When the head coach of the Kansas City Chiefs, Andy Reid, calls Kirby Roach “Santa,” his preparation for one of his part-time jobs is paying off.
Roach has had myriad jobs. He served as a principal from 1993 to 1998, when he retired for health reasons. Fortunately, he recovered but decided not to go back to working in school systems. But now every fall as he drives the Kansas City Chiefs charter bus, he’s also growing out his beard for Kansas City’s children.
Roach, a Chiefs and Minnesota Vikings fan, has driven the bus for several professional teams, but one of the most welcoming coaches, Roach said, was former University of Central Missouri basketball coach Kim Anderson.
“Kim Anderson was without a doubt, I’d say, the greatest coach I’ve ever had on a bus in 30 some years of doing this,” Roach said. “Kim had so much respect for everyone, including myself, and it didn’t matter who you were.”
Roach was told from the get-go that Anderson considered him part of the team. Roach ate with the team and watched the games. Anderson even invited Roach to the home games.
“Coach Anderson handed me a pair of scissors and said, ‘Go up and cut down a piece of the net,’” Roach said. “I said, ‘No, coach, I’m just the bus driver.’ He said, ‘No, I want you to do that.’ So I did. I think that exemplifies what kind of guy he is.”
Now Anderson is coaching at the University of Missouri-Columbia, where Roach believes he will be an asset to the players and the program.
“Some guys are good coaches and may not care about the bussee, but he did,” Roach said.
A coach for the Kansas City Chiefs wasn’t as nice, Roach said, but he added that Reid, the current coach for the Chiefs, is respectful of him and his players.
Some players, Roach said, would become arrogant as their fame grew. When he was driving for the Chiefs, one rookie was very friendly to Roach, but as time went on and the rookie became more famous, he wouldn’t even acknowledge Roach.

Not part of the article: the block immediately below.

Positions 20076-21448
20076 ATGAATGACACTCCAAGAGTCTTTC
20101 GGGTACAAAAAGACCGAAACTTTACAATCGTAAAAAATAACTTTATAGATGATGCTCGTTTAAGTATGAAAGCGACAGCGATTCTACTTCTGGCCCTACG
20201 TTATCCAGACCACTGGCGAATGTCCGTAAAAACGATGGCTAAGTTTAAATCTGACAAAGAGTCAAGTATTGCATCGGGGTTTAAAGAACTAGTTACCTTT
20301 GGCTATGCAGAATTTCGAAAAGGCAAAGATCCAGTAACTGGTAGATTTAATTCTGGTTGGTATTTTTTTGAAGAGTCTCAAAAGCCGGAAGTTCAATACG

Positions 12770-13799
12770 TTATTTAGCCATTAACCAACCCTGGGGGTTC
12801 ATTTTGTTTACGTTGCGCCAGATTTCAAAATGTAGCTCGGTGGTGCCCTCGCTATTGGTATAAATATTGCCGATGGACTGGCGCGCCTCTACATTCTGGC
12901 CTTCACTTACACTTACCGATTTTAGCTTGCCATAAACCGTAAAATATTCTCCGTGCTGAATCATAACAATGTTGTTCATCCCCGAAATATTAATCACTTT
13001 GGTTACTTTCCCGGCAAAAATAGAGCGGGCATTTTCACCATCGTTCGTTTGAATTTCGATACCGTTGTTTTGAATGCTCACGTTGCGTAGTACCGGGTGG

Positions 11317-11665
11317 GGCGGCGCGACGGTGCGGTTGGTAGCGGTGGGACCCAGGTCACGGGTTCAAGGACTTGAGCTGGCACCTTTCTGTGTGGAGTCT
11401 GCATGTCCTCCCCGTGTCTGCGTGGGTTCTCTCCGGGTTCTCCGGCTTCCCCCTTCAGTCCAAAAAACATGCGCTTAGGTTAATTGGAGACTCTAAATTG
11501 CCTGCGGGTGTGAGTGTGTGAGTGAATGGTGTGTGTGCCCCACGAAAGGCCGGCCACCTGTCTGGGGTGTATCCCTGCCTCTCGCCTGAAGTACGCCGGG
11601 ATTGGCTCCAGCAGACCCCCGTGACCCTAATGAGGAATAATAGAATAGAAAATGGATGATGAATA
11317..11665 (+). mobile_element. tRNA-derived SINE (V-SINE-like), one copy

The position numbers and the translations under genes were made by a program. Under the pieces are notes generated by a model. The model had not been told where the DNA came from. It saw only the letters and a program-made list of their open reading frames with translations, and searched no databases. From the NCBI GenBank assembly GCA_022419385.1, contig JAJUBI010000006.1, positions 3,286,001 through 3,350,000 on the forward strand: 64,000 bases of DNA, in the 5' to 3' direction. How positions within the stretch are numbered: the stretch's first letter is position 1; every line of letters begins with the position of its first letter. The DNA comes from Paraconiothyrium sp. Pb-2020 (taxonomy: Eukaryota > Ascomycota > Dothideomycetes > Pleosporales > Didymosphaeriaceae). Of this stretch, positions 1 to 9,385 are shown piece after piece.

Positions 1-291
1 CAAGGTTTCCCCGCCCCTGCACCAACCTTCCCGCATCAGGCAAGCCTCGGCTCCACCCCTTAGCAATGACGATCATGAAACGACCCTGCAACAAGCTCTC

Not all the Chiefs players were that way. Marcus Allen and Trent Green would always treat Roach with respect.
“You appreciate that,” Roach said. “They’re famous, wealthy and they still recognize a bus driver.”
Starting on April 15 of every year, Roach begins to grow out his hair and beard for his seasonal job as Santa Claus.
“It was just something I wanted to do,” Roach said. “I like being around people and kids, and I thought it would be fun. It is fun. Sometimes it’s a lot of work.”
On his shelf, Roach has a book with a few quotables from various kids who have sat on Santa’s lap. One boy asked for three toys, the last being a Transformer.
“He attempted to describe what it does. He said, ‘A transformer does what a transformer does,’” Roach said.
Two sisters visited with Santa once. After being asked what she wanted for Christmas, the younger sister said she wanted a candy cane.
“The older one said, ‘No, she means a Dora (the Explorer) doll,” Roach said.
Roach said he’s 72 and has 13 grandchildren. He and his wife, Virginia, have lived in Kearney since 1993 and try to attend as many of their grandchildren’s various activities as they can. He also operates a mowing and snow removal business with his grandsons.
“I just like to keep busy,” Roach said.
Kearney Editor Dave Hon can be reached at 903-6001 or at email@example.com.